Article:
June 29, 2021 – “In some ways, this is very personal and I can totally respect somebody’s feeling like, ‘this is my business, it doesn’t affect what I do.’ I feel about it differently,” Perice said.

“My congregants trust me. Who am I to not trust them? I feel like I’m honoring that trust by telling them something like this about myself, and I think that’s a very important part of this, honoring the trust people have put in me.”

Using to ‘feel normal’

Perice’s addiction began as many do: with a car accident, chronic back pain and a prescription for Vicodin.

The accident happened in 2007 when Perice was an undergraduate student at Temple University in Philadelphia and on track for a career in politics. While the Vicodin helped his back pain, he found himself needing higher and higher doses as his tolerance for the original dose increased. When his doctor tried to get him to cut back, he began “doctor shopping,” seeking new physicians to prescribe more pain killers. Eventually he bypassed the doctors altogether to buy pills, until he was taking up to 80 milligrams of OxyContin each day.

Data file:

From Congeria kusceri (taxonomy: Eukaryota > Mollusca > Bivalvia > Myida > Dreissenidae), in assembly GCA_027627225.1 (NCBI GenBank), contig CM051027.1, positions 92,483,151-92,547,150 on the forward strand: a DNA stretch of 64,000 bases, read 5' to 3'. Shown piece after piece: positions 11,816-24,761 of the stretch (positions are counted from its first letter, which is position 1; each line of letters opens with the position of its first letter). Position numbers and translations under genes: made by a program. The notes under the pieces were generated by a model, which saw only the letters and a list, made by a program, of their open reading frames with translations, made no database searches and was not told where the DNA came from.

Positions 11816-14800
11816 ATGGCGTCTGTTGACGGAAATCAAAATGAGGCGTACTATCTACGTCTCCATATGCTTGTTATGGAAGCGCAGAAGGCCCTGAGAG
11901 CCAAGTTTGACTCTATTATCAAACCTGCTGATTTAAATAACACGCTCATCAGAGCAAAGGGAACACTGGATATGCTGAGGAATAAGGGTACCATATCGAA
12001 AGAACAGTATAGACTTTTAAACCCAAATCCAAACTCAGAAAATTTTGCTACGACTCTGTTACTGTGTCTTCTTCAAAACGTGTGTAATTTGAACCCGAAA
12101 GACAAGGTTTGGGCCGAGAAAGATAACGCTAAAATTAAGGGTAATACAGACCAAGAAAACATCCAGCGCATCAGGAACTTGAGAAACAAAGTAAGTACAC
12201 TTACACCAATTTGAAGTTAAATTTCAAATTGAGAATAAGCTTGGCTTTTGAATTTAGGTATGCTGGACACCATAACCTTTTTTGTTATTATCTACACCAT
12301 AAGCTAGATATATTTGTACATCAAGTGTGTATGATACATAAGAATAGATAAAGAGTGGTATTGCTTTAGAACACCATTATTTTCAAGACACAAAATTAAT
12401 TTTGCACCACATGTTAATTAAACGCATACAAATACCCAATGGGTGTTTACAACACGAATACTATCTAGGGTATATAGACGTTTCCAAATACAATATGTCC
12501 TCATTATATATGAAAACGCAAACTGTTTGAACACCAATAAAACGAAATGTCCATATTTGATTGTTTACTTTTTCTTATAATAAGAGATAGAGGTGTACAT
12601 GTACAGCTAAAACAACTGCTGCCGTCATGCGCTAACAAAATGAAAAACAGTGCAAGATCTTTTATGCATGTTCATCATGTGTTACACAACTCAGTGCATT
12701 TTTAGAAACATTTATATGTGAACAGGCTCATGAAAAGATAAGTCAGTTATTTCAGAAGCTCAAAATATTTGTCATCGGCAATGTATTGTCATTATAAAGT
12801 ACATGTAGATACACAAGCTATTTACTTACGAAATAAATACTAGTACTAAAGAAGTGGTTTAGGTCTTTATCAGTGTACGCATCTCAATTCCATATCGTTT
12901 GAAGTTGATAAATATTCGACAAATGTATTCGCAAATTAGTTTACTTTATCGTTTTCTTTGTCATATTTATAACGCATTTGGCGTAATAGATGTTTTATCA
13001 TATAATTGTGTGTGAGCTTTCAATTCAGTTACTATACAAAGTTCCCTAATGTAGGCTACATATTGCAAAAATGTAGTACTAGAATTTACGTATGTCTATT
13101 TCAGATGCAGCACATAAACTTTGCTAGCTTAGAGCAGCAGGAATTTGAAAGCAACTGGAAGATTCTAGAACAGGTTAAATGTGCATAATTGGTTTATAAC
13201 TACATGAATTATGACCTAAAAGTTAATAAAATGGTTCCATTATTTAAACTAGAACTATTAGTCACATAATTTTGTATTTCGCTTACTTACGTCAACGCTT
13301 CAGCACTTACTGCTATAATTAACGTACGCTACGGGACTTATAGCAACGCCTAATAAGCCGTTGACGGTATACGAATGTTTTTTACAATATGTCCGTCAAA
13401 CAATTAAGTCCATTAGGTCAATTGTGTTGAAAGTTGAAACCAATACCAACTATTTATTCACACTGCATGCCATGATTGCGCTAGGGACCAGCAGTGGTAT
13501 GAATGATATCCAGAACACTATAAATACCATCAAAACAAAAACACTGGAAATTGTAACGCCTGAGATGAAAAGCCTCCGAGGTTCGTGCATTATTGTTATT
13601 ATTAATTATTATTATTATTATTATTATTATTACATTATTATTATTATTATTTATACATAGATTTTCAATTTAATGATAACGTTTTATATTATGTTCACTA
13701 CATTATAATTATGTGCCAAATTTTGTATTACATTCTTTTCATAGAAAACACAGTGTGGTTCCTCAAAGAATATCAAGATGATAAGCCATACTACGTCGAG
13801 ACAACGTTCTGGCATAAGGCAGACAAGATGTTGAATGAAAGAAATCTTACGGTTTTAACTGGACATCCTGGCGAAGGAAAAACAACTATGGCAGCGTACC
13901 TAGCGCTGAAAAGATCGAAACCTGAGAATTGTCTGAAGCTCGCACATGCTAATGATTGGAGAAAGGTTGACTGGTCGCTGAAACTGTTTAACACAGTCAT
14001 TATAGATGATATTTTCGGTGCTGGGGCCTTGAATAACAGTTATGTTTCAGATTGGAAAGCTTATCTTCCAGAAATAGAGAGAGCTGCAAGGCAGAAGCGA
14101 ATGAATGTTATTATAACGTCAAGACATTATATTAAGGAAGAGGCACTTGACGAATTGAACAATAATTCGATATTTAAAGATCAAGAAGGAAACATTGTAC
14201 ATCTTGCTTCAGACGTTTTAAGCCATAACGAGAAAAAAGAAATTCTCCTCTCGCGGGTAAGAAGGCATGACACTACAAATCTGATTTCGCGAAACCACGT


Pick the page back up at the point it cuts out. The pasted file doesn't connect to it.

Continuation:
Perice said the pills were never about getting high.

“I was dealing with depression and anxiety, like a lot of people in their early 20s, and I think for some reason, when I would take opiates for this pain, it would seem to just calm me down,” Perice said. After taking pills for a certain amount of time, he said, “you’re taking it to feel normal.”



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